In Bronx Faces and Voices: Sixteen Stories of Courage and Commitment (Texas Tech University Press, 2014) sixteen men and women – religious leaders and activists, elected officials and ordinary citizens tell their personal, uncensored stories of the New York City borough — before, during, and after the troubled years of arson, crime, abandonment, and flight in the 1970s and 1980s.
The interviews are drawn from the Bronx Institute Archives Oral History Project’s interviews with hundreds of Bronx residents in the early 1980s, now held in the Special Collections division of the Leonard Lief Library of Lehman College, CUNY. Continue reading
In Pamela Newkirk’s Spectacle: The Astonishing Life of Ota Benga (Amistad / Harper Collins, 2015) the award-winning journalist reveals a little-known and shameful episode in American history, when an African man was used as a zoo exhibit — a shocking story of racial prejudice, science, and tragedy in the early years of the twentieth century.
Ota Benga, a young Congolese man, was featured as an exhibit at the St. Louis World’s Fair. Two years later, in 1906, the Bronx Zoo displayed him in its Monkey House, caging the slight 103-pound, four-foot eleven-inch man with an orangutan. The attraction became an international sensation, drawing thousands of New Yorkers and commanding headlines from across the nation and Europe. Continue reading
A controversial plan to expand the landmark Frick Collection in New York City was withdrawn by its Board of Trustees on Wednesday. Historic preservationists, including New York City’s Historic Districts Council, opposed the plan, in part on the grounds that the new construction would have destroyed a gated pocket park. Continue reading
The Lilac Arts Series, a contemporary art exhibition aboard the historic ship Lilac, will run through August 15, 2015 and focus on three themes inspired by the ship’s story – “Steam”, “Work + Labor” and “Restoration/Reinvention“. The visual art exhibition will feature the work of over 25 artists within the ship’s unique spaces, including several site-specific installations. The exhibition and events are free and open to the public.
The U.S. Coast Guard Cutter Lilac was built in 1933 and is America’s only surviving steam-powered lighthouse tender. Lilac is currently being restored as a unique vehicle for maritime education and community activities and is berthed at Hudson River Park’s Pier 25. Continue reading
The tragically short career of Jean-Michel Basquiat (1960-1988) has created a penumbra of martyred glory around his work. This must give him a chuckle wherever his spirit looks down on the shuffling hordes trekking to view his work reverently installed at the Brooklyn Museum.
Basquiat was born as a spray-can wielding street artist who liked mess, disorder and chaos. How different was he, when beatified by art gallery recognition and patron purchases? In his art world heyday he got his fine new designer clothes just as stained as his thrift shop threads from his early days. Continue reading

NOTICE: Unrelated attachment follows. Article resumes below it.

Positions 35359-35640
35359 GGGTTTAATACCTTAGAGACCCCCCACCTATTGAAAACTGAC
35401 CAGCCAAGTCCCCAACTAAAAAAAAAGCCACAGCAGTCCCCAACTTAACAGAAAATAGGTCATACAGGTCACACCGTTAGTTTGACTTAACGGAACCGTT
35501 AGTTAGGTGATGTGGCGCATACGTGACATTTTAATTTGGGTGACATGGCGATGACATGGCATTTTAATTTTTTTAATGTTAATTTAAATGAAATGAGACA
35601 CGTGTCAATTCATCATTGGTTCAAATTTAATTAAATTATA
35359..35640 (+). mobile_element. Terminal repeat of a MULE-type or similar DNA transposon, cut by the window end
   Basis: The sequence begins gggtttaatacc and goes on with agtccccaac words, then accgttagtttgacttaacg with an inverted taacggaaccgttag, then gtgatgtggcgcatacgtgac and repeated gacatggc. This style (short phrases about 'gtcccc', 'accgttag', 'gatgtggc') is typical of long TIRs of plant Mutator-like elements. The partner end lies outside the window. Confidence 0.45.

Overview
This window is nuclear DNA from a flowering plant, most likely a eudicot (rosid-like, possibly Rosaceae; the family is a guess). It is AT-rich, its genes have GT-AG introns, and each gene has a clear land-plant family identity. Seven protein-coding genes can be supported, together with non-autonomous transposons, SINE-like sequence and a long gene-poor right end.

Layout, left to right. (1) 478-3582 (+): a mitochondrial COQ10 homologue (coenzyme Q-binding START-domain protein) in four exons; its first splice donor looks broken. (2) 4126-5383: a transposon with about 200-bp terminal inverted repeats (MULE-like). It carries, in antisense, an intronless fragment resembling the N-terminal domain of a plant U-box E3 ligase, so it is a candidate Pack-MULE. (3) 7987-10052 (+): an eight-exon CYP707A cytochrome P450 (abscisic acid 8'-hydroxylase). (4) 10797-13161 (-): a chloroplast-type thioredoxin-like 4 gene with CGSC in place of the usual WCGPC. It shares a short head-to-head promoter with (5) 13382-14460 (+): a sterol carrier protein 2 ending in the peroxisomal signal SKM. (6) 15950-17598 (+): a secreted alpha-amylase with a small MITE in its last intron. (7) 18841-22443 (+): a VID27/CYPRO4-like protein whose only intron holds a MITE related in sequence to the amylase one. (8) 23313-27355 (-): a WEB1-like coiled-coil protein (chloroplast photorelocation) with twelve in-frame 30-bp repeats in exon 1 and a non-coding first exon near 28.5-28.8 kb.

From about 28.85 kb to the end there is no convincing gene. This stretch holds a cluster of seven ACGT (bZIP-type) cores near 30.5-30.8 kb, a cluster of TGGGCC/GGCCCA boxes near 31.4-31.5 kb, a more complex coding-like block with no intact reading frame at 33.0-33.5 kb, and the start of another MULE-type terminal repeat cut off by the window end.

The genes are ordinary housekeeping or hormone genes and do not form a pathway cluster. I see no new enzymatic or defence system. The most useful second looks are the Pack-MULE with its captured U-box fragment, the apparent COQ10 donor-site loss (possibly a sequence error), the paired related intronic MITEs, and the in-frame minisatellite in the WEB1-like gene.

The Museum of the City of New York will present Folk City: New York and the Folk Music Revival, a celebration of the City’s role as a center of the folk music revival from its beginnings in the 1930s and 1940s to its heyday in the 1950s and 1960s, as well as its continuing legacy.
A film screening of “Modern Ruin: A World’s Fair Pavilion,” Matthew Silva’s documentary about an abandoned structure designed by modernist icon Philip Johnson for the 1964 World’s Fair.The film tells the story of the Pavilion from the glory days of the fair, through the years of neglect, up to present day advocacy.
The filmmakers hope this project will be the first step in engaging and informing people about the building in new and exciting ways. This whimsical, futuristic, and soaring structure, constructed for the 1964 World’s Fair in Flushing Meadows Corona Park, Queens, has been left abandoned for the greater part of 50 years. Continue reading
Eliza Jumel rose from poverty to become one of New York’s richest women with the help of a fortune acquired from her first husband, Stephen Jumel. His own origins, until now shrouded in mystery, will be revealed in an illustrated lecture at the Morris-Jumel Mansion on Saturday, May 16, at 2 pm.
Speaker Margaret A. Oppenheimer, author of a forthcoming, legend-busting biography of Eliza, will disclose previously unknown details of Stephen’s parentage and youth. Continue reading
Ken Cobb joined me on “The Forget-Me-Not Hour” podcast this week, talking about one of the richest repositories in New York City: the New York Municipal Archives.
Ken, Assistant Commissioner of Department of Records and Information Services for the City of New York, talked about the collections of the archives – vital records, tax records, police records, almshouse records, mayoral records, legislative records, and more. Continue reading
Religion played a large role in why some Europeans settled in British North America.
In episode 20 of the “Ben Franklin’s World” podcast, Kyle T. Bulthuis, author of Four Steeples over the City Streets: Religion and Society in New York’s Early Republic Congregations (NYU Press, 2014), takes us on an exploration of early American religious life. Religion played a large role in why some Europeans settled in British North America. You can listen to the podcast here: www.benfranklinsworld.com/020